William P. Barr almost certainly will be confirmed as attorney general. The question is: Should he be under the totality of circumstances we face?
The two main issues arising from his testimony are the memo he drafted regarding special counsel Robert S. Mueller III’s legal theory, of which Barr admittedly was ignorant, and his refusal to agree in advance to release the final Mueller report.
As to the first, even if we accept his implausible assertion that he was not using the memo to present himself as an AG candidate (or a judge), and we accept the strained interpretation of the memo that his accusations of prosecutorial overreach were meant to criticize Mueller only insofar as he was using the firing of former FBI director James B. Comey as the basis for obstruction of justice, one still gets the impression this is not the work of a serious legal mind, but of a partisan trying to provide reasons for Republicans to slow down or discredit the obstruction investigation. We’d feel much more comfortable if he were to say candidly, “I was offering suggestions for Republicans. As AG I have a higher obligation to consider the administration of justice.”
Bob Bauer summarizes the basis of legitimate concern:
Barr is a deeply troubling pick for this administration at this time. The attorney general this president least needs is one who holds the views [on executive power] that Barr does, and who prior to his nomination was energetically advertising them to administration lawyers. This is not all: Barr has suggested that there may be basis for concern about partisan bias in the office of the special counsel and opined that Hillary Clinton’s foundation was more worthy of investigation than Russian collusion. No doubt Donald Trump, hearing all this, was encouraged to believe that he had finally found the attorney general that he needs.
In short, ideally we would like someone less partisan at DOJ.
As to the issue of the Mueller’s report release, Barr’s comments left the Senate Democratic members frustrated and worried -- for good reason. Barr says he’ll release the AG’s report to Congress more widely to the American people, but steadfastly refused to say the same about Mueller’s report that goes to him.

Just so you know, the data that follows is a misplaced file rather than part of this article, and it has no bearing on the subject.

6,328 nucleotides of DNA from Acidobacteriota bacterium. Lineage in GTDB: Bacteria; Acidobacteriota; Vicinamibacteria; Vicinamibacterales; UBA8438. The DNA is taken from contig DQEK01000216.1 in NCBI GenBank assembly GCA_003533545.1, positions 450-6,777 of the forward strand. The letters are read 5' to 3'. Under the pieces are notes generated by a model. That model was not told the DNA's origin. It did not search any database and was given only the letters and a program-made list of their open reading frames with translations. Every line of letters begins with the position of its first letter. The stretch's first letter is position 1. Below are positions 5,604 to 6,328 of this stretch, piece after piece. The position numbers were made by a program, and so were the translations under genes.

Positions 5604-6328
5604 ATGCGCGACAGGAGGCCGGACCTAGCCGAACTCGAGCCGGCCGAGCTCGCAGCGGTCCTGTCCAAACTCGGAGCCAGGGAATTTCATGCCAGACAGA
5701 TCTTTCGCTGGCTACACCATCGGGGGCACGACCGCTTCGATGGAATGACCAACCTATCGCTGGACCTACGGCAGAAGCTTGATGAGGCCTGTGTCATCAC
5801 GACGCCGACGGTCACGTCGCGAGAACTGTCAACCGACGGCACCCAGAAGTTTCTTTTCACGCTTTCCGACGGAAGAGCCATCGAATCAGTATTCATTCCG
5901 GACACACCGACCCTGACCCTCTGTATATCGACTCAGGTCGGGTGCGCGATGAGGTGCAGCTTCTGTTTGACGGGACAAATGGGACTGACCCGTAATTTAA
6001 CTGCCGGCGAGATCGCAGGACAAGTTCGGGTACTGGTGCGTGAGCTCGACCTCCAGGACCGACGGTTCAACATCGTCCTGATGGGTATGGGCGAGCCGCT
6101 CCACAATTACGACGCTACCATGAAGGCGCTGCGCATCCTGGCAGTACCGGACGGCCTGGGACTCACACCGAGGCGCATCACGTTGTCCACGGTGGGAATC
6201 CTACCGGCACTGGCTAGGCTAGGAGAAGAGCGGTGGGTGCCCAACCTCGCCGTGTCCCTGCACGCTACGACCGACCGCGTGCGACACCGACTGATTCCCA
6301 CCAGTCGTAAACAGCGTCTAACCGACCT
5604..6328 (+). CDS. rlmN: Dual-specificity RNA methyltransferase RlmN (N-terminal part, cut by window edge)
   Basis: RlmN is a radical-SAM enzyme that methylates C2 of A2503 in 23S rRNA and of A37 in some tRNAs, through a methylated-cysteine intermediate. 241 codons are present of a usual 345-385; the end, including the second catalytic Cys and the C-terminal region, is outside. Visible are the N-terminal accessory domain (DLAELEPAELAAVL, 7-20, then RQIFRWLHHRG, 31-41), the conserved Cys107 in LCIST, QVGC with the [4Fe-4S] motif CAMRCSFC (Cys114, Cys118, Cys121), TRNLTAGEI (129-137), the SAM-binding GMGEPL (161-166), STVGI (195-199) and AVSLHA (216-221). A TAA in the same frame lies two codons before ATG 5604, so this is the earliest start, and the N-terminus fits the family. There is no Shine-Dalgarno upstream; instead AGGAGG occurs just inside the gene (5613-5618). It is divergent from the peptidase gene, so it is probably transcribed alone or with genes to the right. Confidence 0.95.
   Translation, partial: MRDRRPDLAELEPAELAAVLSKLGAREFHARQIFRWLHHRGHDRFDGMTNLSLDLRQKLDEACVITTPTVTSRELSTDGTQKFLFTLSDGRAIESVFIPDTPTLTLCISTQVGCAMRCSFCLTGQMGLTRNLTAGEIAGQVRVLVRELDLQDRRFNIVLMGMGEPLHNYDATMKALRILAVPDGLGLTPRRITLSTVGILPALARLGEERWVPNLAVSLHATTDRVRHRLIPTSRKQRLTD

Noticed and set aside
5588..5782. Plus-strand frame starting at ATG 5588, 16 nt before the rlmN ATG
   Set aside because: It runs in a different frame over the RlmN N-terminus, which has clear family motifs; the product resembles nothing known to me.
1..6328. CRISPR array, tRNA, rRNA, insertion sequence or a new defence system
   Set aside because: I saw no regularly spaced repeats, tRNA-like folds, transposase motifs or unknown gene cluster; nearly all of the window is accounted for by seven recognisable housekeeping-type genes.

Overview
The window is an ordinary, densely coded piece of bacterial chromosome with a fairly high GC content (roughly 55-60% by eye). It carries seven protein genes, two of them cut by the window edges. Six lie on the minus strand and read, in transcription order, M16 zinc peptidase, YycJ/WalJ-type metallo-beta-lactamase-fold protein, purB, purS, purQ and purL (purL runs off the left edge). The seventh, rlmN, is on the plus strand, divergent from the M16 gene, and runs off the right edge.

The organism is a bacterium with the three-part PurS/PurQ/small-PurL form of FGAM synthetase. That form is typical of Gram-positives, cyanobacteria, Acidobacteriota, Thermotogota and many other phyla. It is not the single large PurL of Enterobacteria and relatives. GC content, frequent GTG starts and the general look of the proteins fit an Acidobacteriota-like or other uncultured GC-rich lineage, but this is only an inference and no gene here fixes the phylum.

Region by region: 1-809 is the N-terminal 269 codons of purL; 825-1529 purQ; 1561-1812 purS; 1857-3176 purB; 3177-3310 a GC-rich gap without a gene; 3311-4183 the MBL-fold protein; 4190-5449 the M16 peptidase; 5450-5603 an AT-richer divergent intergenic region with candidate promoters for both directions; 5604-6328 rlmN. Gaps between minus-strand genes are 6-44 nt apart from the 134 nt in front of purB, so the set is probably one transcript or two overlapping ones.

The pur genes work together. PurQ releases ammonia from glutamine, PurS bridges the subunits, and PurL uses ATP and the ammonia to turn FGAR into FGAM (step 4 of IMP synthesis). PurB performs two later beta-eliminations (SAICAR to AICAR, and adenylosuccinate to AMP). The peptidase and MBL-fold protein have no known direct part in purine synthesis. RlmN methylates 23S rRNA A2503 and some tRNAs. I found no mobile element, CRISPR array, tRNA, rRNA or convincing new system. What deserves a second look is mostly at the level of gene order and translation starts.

The most generous reading of Barr’s response emphasizes Barr’s indication that his “objective and goal is to get as much as I can of the information to Congress and the public.” But his response also suggests that the report “will be handled as a confidential document,” and is caveated by Barr’s musing as “to the extent I have discretion” to release it.
Let’s be clear: the Attorney General has such discretion—and not only to release “information” about the report but also to release the report itself. Indeed, the report, once delivered confidentially and redacted as may be appropriate, is in a sense like any other Justice Department document: it’s in the discretion of the Attorney General to share it with Congress and the public. . . .
And what standard should be applied to assessing whether that release should occur? I can’t think of a better one than the Special Counsel regulations already offer for the Attorney General’s own required reporting to Congress: whether release “would be in the public interest.” Indeed, the principal drafter of the special counsel regulations, Neal Katyal, has also suggested that this should be the standard for the release of Mueller’s final report to Congress.
Moreover, Geltzer points out that if Mueller continued with the FBI’s counterintelligence inquiry, it would be essential to alert the public if Mueller finds, for example, Trump was a witting or unwitting agent. It’s also in the country’s and Trump’s interest to find out if Mueller simply concluded Trump was a vain, ignorant man whom Vladimir Putin led around by the nose.
It is not clear why Barr, if he intends to operate in good faith and resolve the investigation once and for all, he would not be forthcoming on the subject of releasing the report, especially if the House, for example, could try to subpoena Mueller and/or his report. Perhaps he is being unduly cautious, or perhaps he’s trying not to infuriate Trump before he’s confirmed. In any event, Barr’s equivocal answer to this critical question leaves Democrats rightly unsettled.
If senators have legitimate concerns about the Barr memo and about releasing the Mueller report, should they vote against him? Politically the smart thing is probably to vote against him, but the right decision must take into account the “devil you know or the devil you don’t.” Barr is far from ideal, but he’s also about the most respected, knowledgeable and independent AG this president is going to convince to serve. He has promised to protect Mueller’s investigation and said he wouldn’t let the White House alter it (although Barr could). Most reassuring he has said (hypothetically) that many of the actions we have reason to believe from news reports Trump has done are violations of his oath, and in the case of using a pardon to extract a change in testimony, a crime. If that is Barr’s view -- and I have no reason to doubt him -- it is hard to see how he wouldn’t support a finding by Mueller based on such facts that this conduct is impeachable and/or indictable.
In sum, a contentious Democrat might conclude Barr is the worst possible pick -- except for all the other conceivable picks. The Senate should confirm him, the House should conduct an exacting oversight and, in any event, the voters must, if Trump is still around, remove him in 2020 via the ballot box.